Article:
Now that they are numbered, the warm days are better— they become almost precious. With the sweltering months behind us, the sun can be my friend again. This morning, a feral cat snuggled into a pile of leaves to nap the chilly hours away, and I felt the allure of coziness again. Wednesday will begin October. There will be thick blankets, and hot cocoa, and soon there will be that blessed vehicle for sugar and sweet, warm spices, pumpkin pie. I can almost smell it now.
Late this afternoon the overcast began to break up, and sunlight streamed down, burnishing the pines where brown needles are beginning to appear, and making the still-green leaves of the walnut tree where the woodpeckers and jays and squirrels engaged in raiding parties this morning. It's been all too nice today, and I think how a day might arrive when I don't care about such things as watching the sky and anticipating the change of seasons. I'm glad it hasn't for now, but I can't help wondering what it would be like. Maybe I'll be lucky and never find out.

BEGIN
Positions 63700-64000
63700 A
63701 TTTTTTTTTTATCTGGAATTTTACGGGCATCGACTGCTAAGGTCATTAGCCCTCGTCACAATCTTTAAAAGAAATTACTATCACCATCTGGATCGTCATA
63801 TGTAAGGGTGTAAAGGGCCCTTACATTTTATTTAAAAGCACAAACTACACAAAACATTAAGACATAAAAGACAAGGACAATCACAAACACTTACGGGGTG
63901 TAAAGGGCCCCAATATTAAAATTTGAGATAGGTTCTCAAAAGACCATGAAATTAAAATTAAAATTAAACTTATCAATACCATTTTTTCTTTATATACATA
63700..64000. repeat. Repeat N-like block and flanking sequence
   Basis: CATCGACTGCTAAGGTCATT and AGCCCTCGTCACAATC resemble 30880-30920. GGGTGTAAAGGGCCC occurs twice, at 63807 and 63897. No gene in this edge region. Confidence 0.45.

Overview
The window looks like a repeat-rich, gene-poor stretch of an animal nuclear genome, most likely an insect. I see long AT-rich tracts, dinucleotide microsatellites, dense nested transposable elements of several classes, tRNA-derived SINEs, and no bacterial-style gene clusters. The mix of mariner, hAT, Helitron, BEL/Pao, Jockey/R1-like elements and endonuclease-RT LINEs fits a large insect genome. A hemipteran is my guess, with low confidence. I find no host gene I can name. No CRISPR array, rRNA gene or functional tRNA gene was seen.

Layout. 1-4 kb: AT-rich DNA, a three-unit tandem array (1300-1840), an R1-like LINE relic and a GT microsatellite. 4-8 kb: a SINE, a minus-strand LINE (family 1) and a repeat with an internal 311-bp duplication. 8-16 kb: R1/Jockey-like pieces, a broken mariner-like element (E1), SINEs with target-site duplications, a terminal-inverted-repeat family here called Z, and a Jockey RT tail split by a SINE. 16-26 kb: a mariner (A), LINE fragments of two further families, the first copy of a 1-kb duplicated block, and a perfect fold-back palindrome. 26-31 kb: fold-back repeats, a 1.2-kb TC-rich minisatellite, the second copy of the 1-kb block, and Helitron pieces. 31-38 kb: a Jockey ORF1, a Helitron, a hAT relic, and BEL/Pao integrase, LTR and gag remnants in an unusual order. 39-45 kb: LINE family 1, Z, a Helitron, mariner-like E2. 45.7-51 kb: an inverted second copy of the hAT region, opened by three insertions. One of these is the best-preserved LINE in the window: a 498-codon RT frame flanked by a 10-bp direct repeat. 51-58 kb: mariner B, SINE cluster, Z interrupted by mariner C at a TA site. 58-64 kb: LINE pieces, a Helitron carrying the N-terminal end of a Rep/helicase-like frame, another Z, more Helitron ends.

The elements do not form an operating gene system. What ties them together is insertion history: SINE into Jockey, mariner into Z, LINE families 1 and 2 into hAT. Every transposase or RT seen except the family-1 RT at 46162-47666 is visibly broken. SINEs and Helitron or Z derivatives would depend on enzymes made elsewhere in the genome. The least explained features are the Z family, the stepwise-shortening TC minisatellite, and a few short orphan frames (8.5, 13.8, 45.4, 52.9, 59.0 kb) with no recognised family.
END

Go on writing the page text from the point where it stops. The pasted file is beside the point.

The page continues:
The Opposite of Nostalgia
by Eric Gamalinda
You are running away from everyone
who loves you,
from your family,
from old lovers, from friends.
They run after you with accumulations
of a former life, copper earrings,
plates of noodles, banners
of many lost revolutions.
You love to say the trees are naked now
because it never happens
in your country. This is a mystery
from which you will never
recover. And yes, the trees are naked now,
everything that still breathes in them
lies silent and stark
and waiting. You love October most
of all, how there is no word
for so much splendor.
This, too, is a source
of consolation. Between you and memory
everything is water. Names of the dead,
or saints, or history.
There is a realm in which
—no, forget, it,
it's still too early to make anyone understand.
A man drives a stake
through his own heart
and afterwards the opposite of nostalgia
begins to make sense: he stops raking the leaves
and the leaves take over
and again he has learned
to let go.